The Finch Formerly Known As Gold

17 February 2007

Some action, maybe some class

Here's the premise:

Subject to final Court approval, a settlement has been reached in In re Foreign Currency Conversion Fee Antitrust Litigation (MDL 1409). This web site supplies information about the litigation and the settlement, and provides links to relevant documents for Members of the Settlement Classes and others interested in the settlement.

The lawsuit is about the price cardholders of Visa-, MasterCard-, or Diners Club-branded payment cards were charged to make transactions in a foreign currency, or with a foreign merchant, between February 1, 1996 and November 8, 2006. Plaintiffs challenge how the prices of credit and debit/ATM card foreign transactions were set and disclosed, including claims that Visa, MasterCard, their member banks, and Diners Club conspired to set and conceal fees, typically of 1-3% of foreign transactions, and that Visa and MasterCard inflated their base exchange rates before applying these fees. The Defendants include Visa, MasterCard, Diners Club, Bank of America, Bank One/First USA, Chase, Citibank, MBNA, HSBC/Household, and Washington Mutual/Providian.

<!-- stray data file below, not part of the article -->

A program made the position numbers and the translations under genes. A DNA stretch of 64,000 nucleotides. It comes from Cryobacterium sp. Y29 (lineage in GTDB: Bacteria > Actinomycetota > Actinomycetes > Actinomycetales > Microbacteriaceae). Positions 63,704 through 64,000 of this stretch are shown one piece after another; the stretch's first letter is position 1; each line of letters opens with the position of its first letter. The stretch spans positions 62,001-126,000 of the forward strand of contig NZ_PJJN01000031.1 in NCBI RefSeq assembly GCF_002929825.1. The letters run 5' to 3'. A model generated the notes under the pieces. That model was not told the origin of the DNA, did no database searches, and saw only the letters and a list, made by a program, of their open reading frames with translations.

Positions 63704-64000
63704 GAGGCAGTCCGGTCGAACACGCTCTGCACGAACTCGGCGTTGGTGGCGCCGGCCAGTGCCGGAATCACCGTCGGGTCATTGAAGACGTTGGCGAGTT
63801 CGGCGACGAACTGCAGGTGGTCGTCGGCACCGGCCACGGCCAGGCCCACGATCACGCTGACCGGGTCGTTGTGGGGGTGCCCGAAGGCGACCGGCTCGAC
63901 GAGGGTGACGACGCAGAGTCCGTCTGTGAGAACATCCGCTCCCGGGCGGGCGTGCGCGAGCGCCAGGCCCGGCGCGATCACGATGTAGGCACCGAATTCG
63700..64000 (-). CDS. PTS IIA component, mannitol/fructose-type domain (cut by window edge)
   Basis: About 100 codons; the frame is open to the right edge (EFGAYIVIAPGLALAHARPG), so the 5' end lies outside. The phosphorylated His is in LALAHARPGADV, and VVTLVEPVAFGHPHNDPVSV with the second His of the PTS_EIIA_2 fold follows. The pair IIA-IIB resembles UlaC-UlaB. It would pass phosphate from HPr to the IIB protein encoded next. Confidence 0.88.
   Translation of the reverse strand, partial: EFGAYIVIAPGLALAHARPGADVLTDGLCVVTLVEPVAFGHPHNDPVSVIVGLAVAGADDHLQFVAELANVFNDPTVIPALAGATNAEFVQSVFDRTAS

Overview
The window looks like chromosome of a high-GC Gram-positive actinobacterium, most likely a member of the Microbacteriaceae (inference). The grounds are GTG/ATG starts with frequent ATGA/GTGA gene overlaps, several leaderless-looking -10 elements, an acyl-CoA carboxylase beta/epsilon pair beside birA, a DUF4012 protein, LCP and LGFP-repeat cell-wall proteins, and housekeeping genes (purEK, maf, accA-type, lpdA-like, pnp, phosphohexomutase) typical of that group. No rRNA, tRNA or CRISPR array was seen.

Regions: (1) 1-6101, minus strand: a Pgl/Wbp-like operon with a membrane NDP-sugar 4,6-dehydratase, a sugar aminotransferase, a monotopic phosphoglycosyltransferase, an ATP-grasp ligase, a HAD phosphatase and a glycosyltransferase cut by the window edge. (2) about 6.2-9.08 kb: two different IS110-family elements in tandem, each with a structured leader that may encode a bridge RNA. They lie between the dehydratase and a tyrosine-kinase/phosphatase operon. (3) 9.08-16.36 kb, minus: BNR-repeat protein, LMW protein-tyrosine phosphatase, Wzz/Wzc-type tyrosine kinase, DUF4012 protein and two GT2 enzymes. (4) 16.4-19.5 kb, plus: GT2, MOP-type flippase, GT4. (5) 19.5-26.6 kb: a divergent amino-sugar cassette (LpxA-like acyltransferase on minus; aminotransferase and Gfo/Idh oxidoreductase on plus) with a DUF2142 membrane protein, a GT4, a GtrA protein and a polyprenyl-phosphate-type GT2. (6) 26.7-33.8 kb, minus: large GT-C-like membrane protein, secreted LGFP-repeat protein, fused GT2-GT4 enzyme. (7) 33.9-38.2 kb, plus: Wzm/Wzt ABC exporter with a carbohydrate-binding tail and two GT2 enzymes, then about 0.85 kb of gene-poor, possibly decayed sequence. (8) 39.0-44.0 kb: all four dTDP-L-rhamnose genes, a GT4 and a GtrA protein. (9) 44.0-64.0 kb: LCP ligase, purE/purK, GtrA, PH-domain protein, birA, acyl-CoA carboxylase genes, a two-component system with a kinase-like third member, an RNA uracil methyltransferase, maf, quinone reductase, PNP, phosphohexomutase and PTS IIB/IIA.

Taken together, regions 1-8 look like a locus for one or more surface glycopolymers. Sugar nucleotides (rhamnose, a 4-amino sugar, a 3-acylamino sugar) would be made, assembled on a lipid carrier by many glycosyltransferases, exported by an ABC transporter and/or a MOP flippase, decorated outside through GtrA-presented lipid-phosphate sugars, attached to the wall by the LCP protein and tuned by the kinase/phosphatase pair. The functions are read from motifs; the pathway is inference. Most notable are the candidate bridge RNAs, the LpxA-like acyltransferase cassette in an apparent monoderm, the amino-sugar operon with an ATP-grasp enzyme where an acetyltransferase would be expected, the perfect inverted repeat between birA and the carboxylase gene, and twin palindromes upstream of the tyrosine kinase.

Inasmuch as I am a person who transacts business with some of these defendants, I was duly sent a copy of the notice: the preliminary approval order can be read here. A settlement fund of $336 million is to be established; attorneys bringing the action have requested that of the $318 million remaining after expenses, 27.5 percent ($84 million) be earmarked for their fees. This is a ton of money, but a lower percentage that one tends to expect from this sort of thing, and it will leave $231 million to pay claims. We will overlook, for the moment, the plaintiffs' claim that the banks charged $3.8 billion in fees challenged by the suit.

I don't have that many foreign transactions; I have noticed that they're spelling out the details better on monthly statements, which is a Good Thing. The most recent, from one of the banks named in the suit, was for $62.83, and here's how it was listed:

FOREIGN CURRENCY   48.48 EUR 01/23 RATE 0.77161

Legally, I could file a claim for some previous transactions (the cutoff is 8 November 2006). Total foreign transactions I can document for the period in question come to just over $100. I may file a claim just to see what, if anything, I get back.

Posted at 10:52 AM to Common Cents